For myself, and I suspect many others of my generation, a interest in fantasy was formed long before discovering Howard, Tolkien, or Leiber. Comic books played a part, but a lot of it was born in the ritual of Saturday morning cartoons. Before the rise of anime, before cartoons were slick, 30 minute commercials (even the toy tie-ins), there were a number of cheaply animated, sketchly plotted works of fantasy that captured our imaginations.
In 1981, Filmation brought Blackstar to CBS. Blackstar had a sort of sword and planet thing going. It was the story of astronaut John Blackstar who gets sucked through a black hole and spit out into "an ancient alien universe." Stranded on the apparently rather sparsely populated planet Sagar. He pulls on a fur skirt, jumps astride a winged, dragon horse, and swings the crystalline starsword in the fight for freedom. Fighting for freedom against the Overlord turns out mostly to entail hanging with the comic relief Trobbits--who are best described as part Seven Dwarfs and part Keebler Elves--and waiting for danger to find him. The cheap animation on Blackstar made Thundarr look like a Disney feature film, and the plots were thinner, if that's possible, but the exotic creatures and situations did have an appeal if you were 8 years old, which I was. Still, Blackstar only lasted one season.
Filmation struck again with a similar concept, He-Man and the Masters of the Universe, in 1983. Masters of the Universe was, of course, a pre-existing toy line, but Filmation made some changes or additions for their animated version--which included adding a secret identity and making it generally more superheroish than the Donald Glut penned mini-comics that had originally described a more barbaric (dare I say, Thundarrish?) world. I was ambivalent about the changes as a kid, and my resentment has only grown over the years due to the relatively greater popularity of the cartoon with its pink-vested Prince Adam and comic relief Orko.
That same year--the same month, in fact--CBS gave us Dungeons & Dragons. TSR and Marvel Productions conspired to bring this to the small screen. It featured a group of kids transported to a fantasyland by one hell of a roller coaster ride (I assume their parents sued the amusement park). They promptly gained the accouterments and abilities of various D&D classes, a cryptic Yoda-esque mentor, and an evil nemesis. Tiamat appeared quite a lot, too, which was cool. I would suspect the cartoon helped get kids into gaming, but I've never met anyone that identified it as their gateway into the hobby, so I can't be sure. I know it influenced some of the adventures and early characters of my friends and myself, though.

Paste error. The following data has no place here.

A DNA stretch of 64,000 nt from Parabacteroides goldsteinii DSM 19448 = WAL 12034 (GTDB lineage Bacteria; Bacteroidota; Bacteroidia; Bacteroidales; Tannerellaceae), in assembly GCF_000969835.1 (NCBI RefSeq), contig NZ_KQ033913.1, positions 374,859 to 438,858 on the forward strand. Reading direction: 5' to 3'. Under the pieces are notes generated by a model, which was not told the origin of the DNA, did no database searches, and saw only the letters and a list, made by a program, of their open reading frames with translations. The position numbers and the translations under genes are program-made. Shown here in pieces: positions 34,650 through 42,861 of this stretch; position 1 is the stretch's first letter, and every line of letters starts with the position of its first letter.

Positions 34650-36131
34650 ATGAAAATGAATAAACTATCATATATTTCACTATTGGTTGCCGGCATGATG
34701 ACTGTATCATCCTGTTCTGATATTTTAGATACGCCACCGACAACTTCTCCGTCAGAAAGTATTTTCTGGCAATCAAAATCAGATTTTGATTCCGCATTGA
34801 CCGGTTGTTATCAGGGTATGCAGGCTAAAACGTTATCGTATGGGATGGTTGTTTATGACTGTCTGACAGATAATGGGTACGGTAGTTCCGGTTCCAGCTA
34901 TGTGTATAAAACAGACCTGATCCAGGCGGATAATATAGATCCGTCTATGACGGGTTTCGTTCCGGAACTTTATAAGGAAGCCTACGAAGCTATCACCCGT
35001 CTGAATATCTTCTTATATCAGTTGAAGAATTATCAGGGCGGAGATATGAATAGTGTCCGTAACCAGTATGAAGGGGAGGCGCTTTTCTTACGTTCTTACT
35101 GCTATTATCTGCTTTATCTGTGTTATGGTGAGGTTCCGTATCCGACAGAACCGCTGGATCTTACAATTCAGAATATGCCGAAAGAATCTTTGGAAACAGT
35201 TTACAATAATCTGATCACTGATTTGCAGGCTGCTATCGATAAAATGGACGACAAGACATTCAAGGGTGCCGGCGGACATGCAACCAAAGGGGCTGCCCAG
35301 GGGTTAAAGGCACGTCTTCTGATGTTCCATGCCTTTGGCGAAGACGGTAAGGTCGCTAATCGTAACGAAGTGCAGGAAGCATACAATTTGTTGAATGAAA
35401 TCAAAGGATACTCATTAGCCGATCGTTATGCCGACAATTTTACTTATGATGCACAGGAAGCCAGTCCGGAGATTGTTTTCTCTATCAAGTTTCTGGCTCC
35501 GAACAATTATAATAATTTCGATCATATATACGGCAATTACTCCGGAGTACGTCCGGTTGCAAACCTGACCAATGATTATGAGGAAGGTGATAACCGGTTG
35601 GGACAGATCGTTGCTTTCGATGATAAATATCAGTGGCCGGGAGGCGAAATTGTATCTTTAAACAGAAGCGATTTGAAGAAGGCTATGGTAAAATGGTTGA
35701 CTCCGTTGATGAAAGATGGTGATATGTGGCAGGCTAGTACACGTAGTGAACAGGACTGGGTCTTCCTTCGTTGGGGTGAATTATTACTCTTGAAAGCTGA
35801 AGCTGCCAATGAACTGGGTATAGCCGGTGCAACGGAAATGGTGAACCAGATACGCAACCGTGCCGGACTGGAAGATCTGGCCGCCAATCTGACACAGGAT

There's kind of a lull in fantasy cartoons for the next few years until Visionaries, which was a toy tie-in and was in the era when that really began to matter. It was syndicated (like He-Man had been) and came on Sunday mornings not Saturdays in my market. Visionaries had an interesting backstory, though. It took place on an advanced world, where the age of magic suddenly returned and technology failed. As one would expect in such a situation, people immediately get divied up into heroic and villainous knights and start acting into a pseudo-Arthurian manner.
In the age before there were whole channels devoted to kids' programming, and before network Saturday mornings were given over to tweener programming and kid reality shows, gems like these--even the ones of lesser value--were things to be treasured. I can't claim they were of higher quality than what has come after--indeed, in many cases I'd agree they come up short in that regard--but there was a crazy inventiveness to some that slicker productions seem to have lost.
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